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Minerva's picture
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Joined: 2014-10-21

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Hiya, I found your site on google to get some advice about my puppy Loki. He came to live with me at 14 weeks old from the farm he lived on with his Mum. I had just lost my best friend Zeus. Loki had never worn a collar, or been on a lead and had been kenneled from birth so EVERYTHING is exciting for him! 

He was a very vocal puppy from the first night. I struggled to get him to be calm when left in the crate right from the get go. After a few weeks he did start to sleep at night (thank goodness!) but he still hated being put in his crate and does cry initially. Also last night he wouldn't settle at all. This doesn't bother me sooooo much at the moment (except today because I'm exhausted) as I can still physically get him in there but I am fully aware that it wont be long before he will be too big and strong for that. He is almost. 22 weeks old and growing strong.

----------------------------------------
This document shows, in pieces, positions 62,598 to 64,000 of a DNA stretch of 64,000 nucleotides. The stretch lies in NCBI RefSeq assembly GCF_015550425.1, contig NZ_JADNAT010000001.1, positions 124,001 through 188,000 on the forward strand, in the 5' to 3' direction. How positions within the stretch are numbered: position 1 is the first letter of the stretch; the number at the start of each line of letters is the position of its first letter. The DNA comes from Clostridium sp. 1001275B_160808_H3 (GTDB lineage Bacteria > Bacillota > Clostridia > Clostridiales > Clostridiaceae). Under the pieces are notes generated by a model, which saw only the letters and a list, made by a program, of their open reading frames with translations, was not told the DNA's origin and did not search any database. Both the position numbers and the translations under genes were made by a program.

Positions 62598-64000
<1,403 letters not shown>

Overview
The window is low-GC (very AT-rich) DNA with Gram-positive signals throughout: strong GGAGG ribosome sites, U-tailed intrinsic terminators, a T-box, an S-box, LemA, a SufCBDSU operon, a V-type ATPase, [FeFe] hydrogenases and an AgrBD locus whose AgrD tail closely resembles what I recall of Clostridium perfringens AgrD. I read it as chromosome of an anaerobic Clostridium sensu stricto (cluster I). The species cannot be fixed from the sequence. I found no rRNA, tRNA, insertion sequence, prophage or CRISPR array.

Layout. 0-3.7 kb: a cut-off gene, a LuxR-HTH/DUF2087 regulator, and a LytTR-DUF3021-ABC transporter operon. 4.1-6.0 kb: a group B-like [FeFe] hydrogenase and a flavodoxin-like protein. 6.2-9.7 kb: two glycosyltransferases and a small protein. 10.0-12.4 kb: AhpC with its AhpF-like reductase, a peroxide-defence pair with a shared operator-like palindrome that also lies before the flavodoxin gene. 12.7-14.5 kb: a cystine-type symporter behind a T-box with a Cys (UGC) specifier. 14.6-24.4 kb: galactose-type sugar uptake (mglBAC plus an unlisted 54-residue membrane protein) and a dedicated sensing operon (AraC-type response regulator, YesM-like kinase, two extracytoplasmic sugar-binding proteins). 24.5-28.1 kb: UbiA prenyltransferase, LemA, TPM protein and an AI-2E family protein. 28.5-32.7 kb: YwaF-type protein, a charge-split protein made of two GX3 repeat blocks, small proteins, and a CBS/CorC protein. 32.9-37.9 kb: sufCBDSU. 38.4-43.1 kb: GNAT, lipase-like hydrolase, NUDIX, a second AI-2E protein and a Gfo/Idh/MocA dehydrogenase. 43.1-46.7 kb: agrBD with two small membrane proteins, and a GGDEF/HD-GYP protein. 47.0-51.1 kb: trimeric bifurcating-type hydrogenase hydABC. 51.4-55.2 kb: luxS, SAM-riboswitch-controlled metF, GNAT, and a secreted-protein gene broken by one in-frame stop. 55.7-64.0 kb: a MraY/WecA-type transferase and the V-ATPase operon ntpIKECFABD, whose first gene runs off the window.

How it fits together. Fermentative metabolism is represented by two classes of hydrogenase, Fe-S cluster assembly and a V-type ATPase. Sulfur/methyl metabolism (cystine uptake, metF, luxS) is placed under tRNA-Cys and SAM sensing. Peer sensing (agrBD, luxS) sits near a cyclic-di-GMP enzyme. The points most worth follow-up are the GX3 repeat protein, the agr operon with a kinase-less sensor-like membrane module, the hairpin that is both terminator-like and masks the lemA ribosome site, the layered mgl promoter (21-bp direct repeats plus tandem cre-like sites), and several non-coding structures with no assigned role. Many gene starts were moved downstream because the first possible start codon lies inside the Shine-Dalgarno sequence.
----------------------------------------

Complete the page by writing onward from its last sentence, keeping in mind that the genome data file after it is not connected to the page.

My main concern is that he seems to already have separation anxiety. He follows me everywhere, doesn't seem to listen to anyone but me, and I can't crate him in the daytime without him screaming the whole neighbourhood down. I have tried leaving him with his favourite kong, its like it doesn't exist if I'm not there. I tried the radio, I tried a jumper smelling of me, I've tried putting him in there more often for shorter periods, I've also tried ignoring him until he calms down (although this is difficult as my neighbour works nights) I've tried long walks, playtime, chill out time. I want to get him settled asap for both of our sanity but all the advice on the internet seems to conflict!